(Keywords: writing, promotion, self-promotion, promoting, promote, marketing, Cedar Fort, Doug Johnston, Marsha Ward, LDSStorymakers )
Several weeks ago, I suggested you give yourself a pep talk—a reminder that it's okay to promote your writings. And last week I listed a few of the tips that Doug Johnston gave on marketing at Cedar Fort's 6-7-8 Conference.
Have you adjusted to the concept that it's not conceited or self-aggrandizing to endorse your characters and plots? If so, you've started on the path to making your writing a success.
Today I'd like to give you a few more ideas on self-promotion ... no, wait, let's not call it self-promotion, because if you're like me, you'd rather not promote yourself. You're promoting your characters, and the work that has brought them to life.
Several of these are my own ideas and a few are from a handout by Marsha Ward, given at the LDS Storymaker's Conference.
- Almost every email browser will let you put a "signature" on your email. That means every time you write to someone, that signature shows up at the bottom. What a perfect place to put your name and a link to your website, your blog, a link to order your latest book, and a link to, or list of, awards you've won. If you're not sure how to do it, type the word "signature" into your help section's search box and it should give instructions.
- Speaking of email ... you can send a flier promoting your latest work to every friend and family member in your address book.
- I'll bet you've never thought of your answering machine as a means of promotion. Anytime you've not home and someone calls, he/she is listening to your message. If you're shy about listing the title of your latest work in the message, you can keep it simple and mention that you're an author ... who is available for book signings and speaking engagements. Change the message occasionally so that regular callers don't hear the same message constantly. And be succinct ... most people hate waiting through a long message.
- Even though you can pay most bills online, there are always a few that have to go through the postal system. Perhaps your life insurance, deposits to the bank, and payment for the city utility bills go through the U.S. mail. Don't waste that opportunity! Print out a small blurb, with an excerpt of your latest work and your contact info, and include it with the bill. I use a full size sheet of paper, fold it in thirds so the excerpt shows on top, and place the bill and check inside. It not only protects sensitive banking information and account numbers, but advertises your work as well.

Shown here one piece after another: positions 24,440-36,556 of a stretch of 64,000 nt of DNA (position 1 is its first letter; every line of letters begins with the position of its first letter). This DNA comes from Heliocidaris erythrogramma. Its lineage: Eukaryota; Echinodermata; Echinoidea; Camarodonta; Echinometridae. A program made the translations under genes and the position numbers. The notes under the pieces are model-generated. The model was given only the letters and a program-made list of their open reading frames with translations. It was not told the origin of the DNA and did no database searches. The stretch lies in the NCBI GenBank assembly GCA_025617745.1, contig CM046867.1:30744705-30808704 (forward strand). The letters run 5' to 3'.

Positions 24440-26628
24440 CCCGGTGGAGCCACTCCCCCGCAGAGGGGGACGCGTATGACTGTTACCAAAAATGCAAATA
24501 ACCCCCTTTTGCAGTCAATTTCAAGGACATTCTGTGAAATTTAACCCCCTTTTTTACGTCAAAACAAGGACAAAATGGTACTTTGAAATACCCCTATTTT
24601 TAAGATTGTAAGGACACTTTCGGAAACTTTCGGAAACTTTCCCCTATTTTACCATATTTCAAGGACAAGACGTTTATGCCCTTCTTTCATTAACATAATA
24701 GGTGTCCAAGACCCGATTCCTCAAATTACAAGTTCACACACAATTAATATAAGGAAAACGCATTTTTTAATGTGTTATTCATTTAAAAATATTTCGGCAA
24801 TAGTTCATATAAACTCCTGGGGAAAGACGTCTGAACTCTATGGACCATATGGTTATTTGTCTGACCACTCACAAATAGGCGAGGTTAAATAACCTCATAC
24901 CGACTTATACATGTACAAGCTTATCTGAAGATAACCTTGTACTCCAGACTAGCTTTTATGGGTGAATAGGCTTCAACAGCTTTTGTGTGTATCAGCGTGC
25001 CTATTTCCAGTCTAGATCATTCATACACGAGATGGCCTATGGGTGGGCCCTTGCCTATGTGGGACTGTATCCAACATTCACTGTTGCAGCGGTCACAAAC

- Make up business cards with your contact info and a cover image (if you have one) of your work. Carry them with you all the time. You never know when someone will ask you a question about your writing career or how to reach you for a book signing. When they do, you can give them your business card. HINT: People are less inclined to throw away a nice business card than they are to throw away a torn scrap of paper with a phone number and no name.
- Leave your business card even when no one has asked for it. There are bulletin boards at almost every supermarket, college campus, shopping mall and even in some restaurants. Put your business card up! If you don't want your phone number there for every crackpot to use, make up two sets of business cards. One you'll use for public postings, and it will contain your web/blog address as the contact info. The other you'll hand to individuals and may contain your phone number, if you choose, as well as your web/blog address.
Of course they do.
C. Lynn’s other work:
Cup of Comfort for Horse Lovers, "Horse on Lap" pg. 83
Life is Like Riding a Unicycle by Shirley Bahlmann, "Priming the Pump, pg. 79
Ensign Magazine, Dec 2007-Q&A
2007 League of Utah Writer's Award-Historical Fiction Website
What books C. Lynn recommends:
You Know You're a Writer When ... by Adair Lara
The Writer's Book of Hope by Ralph Keyes
Publishing Secrets by LDS Storymakers (BJ Rowley and others)